Life imitates science fiction: Engineers at Lawrence Livermore Lab have developed a new 3D method that creates entire objects in one piece instead of building them up with layering.
Developed by LLNL in collaboration with UC Berkeley, the University of Rochester, and MIT, volumetric printing replaces layering with a process that creates the entire object simultaneously. It does this by using three overlapping lasers beamed in a hologram-like pattern into a transparent tank filled with photosetting plastic resin. A short exposure by a single beam isn’t enough to cure the resin in a short time, but combining three lasers can induce curing in about ten seconds. After the object is formed, the excess resin is then drained off to reveal the complete unit.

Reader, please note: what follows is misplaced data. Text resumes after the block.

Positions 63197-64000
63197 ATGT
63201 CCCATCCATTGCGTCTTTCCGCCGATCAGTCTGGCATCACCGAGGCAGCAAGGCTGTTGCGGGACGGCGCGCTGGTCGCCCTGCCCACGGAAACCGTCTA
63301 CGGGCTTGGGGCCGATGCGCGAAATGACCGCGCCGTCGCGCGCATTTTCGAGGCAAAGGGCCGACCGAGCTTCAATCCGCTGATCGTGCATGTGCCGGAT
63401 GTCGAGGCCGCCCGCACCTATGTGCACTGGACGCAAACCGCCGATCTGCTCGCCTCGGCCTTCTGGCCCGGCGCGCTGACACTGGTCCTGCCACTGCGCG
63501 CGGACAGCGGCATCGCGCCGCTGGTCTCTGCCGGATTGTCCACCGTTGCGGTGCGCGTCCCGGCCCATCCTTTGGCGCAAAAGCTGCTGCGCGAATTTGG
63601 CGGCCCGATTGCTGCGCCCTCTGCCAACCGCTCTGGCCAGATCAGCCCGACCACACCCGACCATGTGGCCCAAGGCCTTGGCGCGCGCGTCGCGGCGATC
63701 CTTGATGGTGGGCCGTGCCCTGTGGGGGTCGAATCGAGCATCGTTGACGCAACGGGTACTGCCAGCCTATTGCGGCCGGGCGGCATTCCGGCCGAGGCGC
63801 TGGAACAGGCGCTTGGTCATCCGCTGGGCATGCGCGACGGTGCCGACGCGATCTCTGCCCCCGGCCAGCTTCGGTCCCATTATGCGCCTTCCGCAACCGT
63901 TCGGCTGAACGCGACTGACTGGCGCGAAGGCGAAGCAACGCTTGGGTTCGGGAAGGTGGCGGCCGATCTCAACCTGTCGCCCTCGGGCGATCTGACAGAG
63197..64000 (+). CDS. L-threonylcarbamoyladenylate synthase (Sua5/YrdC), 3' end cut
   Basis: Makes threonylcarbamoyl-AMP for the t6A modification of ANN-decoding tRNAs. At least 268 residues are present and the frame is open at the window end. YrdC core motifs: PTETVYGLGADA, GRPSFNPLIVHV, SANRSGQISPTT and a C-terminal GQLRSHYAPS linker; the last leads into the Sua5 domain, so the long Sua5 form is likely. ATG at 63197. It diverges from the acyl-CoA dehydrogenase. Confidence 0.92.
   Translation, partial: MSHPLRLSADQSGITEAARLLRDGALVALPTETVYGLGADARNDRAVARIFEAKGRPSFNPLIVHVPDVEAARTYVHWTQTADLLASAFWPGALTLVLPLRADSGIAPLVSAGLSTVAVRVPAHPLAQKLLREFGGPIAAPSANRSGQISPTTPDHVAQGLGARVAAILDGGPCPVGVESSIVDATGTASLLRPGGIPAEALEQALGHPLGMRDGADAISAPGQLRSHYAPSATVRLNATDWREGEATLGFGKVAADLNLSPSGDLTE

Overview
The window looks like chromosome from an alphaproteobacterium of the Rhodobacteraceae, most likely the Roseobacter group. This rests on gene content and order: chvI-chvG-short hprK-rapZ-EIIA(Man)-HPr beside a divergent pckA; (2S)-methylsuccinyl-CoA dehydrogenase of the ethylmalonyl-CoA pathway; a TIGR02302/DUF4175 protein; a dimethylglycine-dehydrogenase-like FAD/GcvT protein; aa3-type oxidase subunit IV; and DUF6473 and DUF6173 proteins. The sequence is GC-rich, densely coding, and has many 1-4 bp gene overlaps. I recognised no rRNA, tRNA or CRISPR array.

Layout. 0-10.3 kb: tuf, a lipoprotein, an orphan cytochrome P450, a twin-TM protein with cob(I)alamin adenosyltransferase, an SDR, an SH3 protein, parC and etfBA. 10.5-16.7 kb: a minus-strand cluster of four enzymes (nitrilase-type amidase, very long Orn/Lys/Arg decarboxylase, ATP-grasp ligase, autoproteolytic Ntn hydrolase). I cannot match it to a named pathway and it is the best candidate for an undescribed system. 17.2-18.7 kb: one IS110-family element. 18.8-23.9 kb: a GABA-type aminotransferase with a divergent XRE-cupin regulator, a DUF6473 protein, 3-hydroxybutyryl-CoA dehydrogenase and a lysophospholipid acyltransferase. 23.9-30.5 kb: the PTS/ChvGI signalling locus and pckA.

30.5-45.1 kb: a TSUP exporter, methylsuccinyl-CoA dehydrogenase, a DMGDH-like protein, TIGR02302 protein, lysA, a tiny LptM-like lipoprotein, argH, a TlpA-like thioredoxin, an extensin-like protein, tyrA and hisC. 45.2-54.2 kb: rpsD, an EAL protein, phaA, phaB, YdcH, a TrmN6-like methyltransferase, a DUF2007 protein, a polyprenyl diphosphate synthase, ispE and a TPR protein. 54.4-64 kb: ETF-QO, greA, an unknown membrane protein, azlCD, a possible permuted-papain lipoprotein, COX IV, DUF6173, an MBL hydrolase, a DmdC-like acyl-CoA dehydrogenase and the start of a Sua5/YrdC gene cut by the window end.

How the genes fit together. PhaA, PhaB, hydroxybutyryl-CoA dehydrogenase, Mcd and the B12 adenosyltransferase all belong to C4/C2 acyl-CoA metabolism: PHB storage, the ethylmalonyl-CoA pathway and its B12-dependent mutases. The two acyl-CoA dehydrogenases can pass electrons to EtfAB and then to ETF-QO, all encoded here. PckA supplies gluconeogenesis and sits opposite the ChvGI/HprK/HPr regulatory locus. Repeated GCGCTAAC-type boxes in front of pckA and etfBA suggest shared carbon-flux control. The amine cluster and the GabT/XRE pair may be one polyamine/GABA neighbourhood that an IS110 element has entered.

“The fact that you can do fully 3D parts all in one step really does overcome an important problem in additive manufacturing,” says LLNL researcher Maxim Shusteff. “We’re trying to print a 3D shape all at the same time. The real aim of this paper was to ask, ‘Can we make arbitrary 3D shapes all at once, instead of putting the parts together gradually layer by layer?’ It turns out we can.”
Volumetric printing is not only faster, but eliminates the need for temporary support structures, is more flexible, and provides more geometric flexibility. So far, it’s been used to create squares, beams, planes, struts at arbitrary angles, lattices, and complex, curved objects.
The process still has problems, as the article describes. Nonetheless, this is just one more step in the invention process that is making a Star Trek replicator possible.
Hat tip reader Mike Buford.